We started with snorkeling. We expected a lot of people to be interested in snorkeling, but we were the only two who set out. All the better for us. We kayaked over to a little shipwreck, pulled on our snorkel masks and plunged into the ocean. Even though the visibility was a little low, the experience was quite sublime. It was as though one was swimming in a fish tank. Schools of tiny tetra-like fish flitted past. Although it wasn’t like anything they show on discovery channel, we did see corals and some beautiful fish.Getting off the kayak was easy, but getting back in posed a problem. Instead of doing the sensible thing, which is pushing the kayak to a shallower part and climbing in, we decided to clamber over the slippery shipwreck and lower ourselves into it.
Now when you say jet skis, the typical Indian mind pictures Sharmila Tagore being pulled behind a boat with Shammi Kapoor serenading her from a helicopter. Turns out what they meant was just scooterboats or waverunners.We got back to base boat in time to take a banana boat ride to the wave runners. A wave runner or a scooterboat is one of those little crafts you see Akshay Kumar do stunts on. Now, I’ve ridden a wave runner before, but then the controls were secretly handled by a person riding behind. This gives the rider a (false) sense of achievement but reduces the risk greatly. This time, it was different. We were given instructions on how to control the craft and set loose in the ocean. If you go really fast, the waves make the scooter jump. The salt spray hits your eyes, making it difficult to look ahead. It was thrilling!
Due to weather conditions, a lot of the sports like paddling and knee boarding were cancelled. So,we grabbed our burgers waited for our turn to para-sail. Yes, I got a veggie burger, and it was surprisingly good.
Our last activity for the day was para-sailing. Given that it was sunset hour, it was just perfect timing. However, due to cloud cover, the sky stayed grey. The last time I went para-sailing, it was a very different experience. We were guinea pigs for Air force pilots training to be para-sailing instructors. On hot summer mornings in Nagpur, we would allow ourselves to be strapped into para-sailing gear and tied behind jeeps. We would run a short run behind the moving jeeps and running, get lifted off our feet.The air was so hot, that on one trip/flight, I stayed up in the sky even after the jeep had stopped, and had to be reeled in like a kite!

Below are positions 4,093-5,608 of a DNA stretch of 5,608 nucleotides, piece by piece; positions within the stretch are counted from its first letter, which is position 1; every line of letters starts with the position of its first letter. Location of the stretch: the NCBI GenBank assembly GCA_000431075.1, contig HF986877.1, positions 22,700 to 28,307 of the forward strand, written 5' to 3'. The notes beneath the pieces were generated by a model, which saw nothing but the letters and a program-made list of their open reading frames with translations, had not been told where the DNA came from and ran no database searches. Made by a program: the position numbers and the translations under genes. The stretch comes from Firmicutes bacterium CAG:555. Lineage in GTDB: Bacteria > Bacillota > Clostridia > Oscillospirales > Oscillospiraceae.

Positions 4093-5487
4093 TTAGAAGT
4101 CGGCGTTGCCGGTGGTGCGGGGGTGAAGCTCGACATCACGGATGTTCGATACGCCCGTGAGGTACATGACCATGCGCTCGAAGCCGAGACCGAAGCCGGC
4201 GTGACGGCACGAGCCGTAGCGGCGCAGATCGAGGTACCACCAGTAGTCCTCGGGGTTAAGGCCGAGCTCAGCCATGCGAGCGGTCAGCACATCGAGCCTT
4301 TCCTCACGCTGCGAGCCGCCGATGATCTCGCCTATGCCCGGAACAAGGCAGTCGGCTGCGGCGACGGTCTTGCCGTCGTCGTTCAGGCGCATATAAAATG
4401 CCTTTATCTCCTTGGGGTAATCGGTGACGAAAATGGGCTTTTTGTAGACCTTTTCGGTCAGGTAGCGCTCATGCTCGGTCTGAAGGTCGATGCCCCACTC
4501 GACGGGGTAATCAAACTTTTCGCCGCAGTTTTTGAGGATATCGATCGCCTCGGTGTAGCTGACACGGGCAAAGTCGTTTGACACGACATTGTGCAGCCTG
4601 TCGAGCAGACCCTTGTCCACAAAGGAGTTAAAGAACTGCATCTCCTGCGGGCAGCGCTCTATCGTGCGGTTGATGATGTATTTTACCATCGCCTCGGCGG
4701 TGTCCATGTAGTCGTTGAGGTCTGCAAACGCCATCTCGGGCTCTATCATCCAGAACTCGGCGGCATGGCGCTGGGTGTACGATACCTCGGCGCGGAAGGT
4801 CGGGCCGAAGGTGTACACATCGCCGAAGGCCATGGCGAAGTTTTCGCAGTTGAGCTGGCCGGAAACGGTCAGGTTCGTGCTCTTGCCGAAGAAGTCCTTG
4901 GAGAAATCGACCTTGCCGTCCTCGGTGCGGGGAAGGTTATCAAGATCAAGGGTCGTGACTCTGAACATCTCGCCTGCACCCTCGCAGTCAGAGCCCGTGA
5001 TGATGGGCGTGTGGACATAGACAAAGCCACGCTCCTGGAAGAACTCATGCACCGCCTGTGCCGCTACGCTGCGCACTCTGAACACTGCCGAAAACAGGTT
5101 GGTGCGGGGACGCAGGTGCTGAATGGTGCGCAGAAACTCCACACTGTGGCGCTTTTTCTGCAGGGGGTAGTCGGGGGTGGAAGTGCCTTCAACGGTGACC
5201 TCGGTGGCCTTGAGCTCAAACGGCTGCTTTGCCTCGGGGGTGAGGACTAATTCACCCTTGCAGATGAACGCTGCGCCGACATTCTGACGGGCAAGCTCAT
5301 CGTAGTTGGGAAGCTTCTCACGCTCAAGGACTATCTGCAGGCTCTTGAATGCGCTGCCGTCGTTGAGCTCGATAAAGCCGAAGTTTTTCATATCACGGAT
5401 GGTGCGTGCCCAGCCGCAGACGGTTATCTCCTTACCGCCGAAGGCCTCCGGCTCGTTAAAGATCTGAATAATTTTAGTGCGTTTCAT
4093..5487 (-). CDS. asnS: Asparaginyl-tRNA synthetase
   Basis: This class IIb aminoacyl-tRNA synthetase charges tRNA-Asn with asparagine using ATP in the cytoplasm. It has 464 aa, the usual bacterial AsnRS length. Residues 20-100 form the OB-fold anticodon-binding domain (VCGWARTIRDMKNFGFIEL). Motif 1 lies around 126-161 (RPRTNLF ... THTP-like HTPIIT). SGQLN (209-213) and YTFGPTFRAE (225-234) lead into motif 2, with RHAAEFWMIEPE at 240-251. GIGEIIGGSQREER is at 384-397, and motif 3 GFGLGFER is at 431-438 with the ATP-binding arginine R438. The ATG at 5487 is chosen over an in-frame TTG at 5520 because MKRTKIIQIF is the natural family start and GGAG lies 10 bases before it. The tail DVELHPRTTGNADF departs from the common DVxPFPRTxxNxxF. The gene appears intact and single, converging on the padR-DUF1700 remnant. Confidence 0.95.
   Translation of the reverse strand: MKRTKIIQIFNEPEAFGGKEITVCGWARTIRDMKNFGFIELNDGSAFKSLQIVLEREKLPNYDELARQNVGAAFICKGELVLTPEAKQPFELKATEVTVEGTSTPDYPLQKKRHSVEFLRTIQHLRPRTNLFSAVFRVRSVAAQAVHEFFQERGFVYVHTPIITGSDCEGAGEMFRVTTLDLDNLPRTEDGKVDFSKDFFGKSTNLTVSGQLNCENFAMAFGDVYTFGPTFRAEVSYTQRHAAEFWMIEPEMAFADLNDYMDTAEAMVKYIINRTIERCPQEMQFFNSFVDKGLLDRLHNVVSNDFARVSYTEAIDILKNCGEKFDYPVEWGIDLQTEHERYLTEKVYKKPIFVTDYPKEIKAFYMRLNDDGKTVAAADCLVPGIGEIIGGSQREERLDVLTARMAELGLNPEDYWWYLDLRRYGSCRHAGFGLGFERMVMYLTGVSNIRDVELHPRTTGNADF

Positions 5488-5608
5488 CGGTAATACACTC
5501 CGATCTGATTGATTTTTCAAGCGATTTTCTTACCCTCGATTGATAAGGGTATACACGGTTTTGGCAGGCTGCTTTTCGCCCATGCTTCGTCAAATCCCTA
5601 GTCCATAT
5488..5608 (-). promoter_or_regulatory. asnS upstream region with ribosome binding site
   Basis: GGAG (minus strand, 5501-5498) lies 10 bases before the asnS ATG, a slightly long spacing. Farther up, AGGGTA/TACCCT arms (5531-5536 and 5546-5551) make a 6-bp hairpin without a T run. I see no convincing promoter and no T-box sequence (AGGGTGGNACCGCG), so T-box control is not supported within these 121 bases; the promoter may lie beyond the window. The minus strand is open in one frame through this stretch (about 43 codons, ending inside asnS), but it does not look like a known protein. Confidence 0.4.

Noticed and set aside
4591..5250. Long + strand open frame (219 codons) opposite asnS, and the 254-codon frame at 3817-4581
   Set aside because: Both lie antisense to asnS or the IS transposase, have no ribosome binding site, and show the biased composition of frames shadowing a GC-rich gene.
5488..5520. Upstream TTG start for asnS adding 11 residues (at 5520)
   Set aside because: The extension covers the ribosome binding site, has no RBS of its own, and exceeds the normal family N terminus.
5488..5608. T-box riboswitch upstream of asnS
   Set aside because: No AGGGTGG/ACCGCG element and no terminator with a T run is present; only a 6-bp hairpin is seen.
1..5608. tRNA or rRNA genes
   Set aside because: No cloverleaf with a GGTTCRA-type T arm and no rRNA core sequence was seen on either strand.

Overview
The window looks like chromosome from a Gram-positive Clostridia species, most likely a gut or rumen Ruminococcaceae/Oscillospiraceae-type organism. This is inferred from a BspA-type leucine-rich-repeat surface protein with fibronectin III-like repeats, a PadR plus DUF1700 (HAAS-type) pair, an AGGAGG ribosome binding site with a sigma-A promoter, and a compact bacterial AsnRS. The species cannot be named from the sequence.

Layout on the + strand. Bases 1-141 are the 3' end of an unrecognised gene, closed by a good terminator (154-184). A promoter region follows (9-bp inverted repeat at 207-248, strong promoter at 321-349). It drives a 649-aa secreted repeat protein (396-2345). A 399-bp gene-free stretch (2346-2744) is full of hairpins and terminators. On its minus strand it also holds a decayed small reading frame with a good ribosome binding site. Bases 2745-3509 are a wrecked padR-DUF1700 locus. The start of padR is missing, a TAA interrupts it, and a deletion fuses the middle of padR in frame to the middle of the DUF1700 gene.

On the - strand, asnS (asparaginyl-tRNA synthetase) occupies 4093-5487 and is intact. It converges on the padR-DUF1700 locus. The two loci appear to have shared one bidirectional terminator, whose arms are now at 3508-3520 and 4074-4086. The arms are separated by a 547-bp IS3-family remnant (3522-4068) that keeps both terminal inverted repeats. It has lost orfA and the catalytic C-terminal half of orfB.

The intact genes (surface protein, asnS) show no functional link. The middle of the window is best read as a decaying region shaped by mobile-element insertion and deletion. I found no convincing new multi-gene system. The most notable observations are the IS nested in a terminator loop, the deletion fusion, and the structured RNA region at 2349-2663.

This time we took off from boats and had a bird’s eye view of the entire ocean. The whole feeling was quite extraordinary. Although I still clung to the straps for my dear life, having somebody up there with me, in this case the Husband, made me feel a lot more confident.
The all in one adventure package had promised to exhaust, but at the end of the day, I felt rather rejuvenated.
..Mumkin nahin har ek ke liye Taj Mahal banvana,
par har dil main ek Mumtaz rahti hai*
On the way to the Everglades, we stopped by at the Coral Castle. The Coral Castle is a true labour of love. It was built by a man called Ed in memory of his love- Sweet Sixteen. One can’t help comparing it with the Taj Mahal – the most renowned monument dedicated to love .
The great Emperor Shah Jahan commissioned the Taj Mahal in memory of his 3rd wife. Ed, Latvian immigrant carved the coral castle, in memory of the girl who turned down his marriage proposal.
Architects, engineers and around 20,000 skilled and unskilled workers from India, Persia, the Ottoman Empire and Europe were engaged to build the Taj Mahal. The Coral Castle was carved by hand by a 5 feet tall, 100 pound man, Ed. The astronomical and engineering marvels of here are designed by Ed himself.
Both structures are built of porous stones. The Taj Mahal of marble and Ed’s castle out of coral.
The Taj Mahal took 22 years to completed. The coral castle was carved over a span of 30 years.
Both edifices are specimens are splendid architecture and engineering.
While the Taj Mahal is nothing short of magnificent, the Coral Castle is stupendous in its own way.
* Every man may not be an emperor, but every heart is ruled by a queen.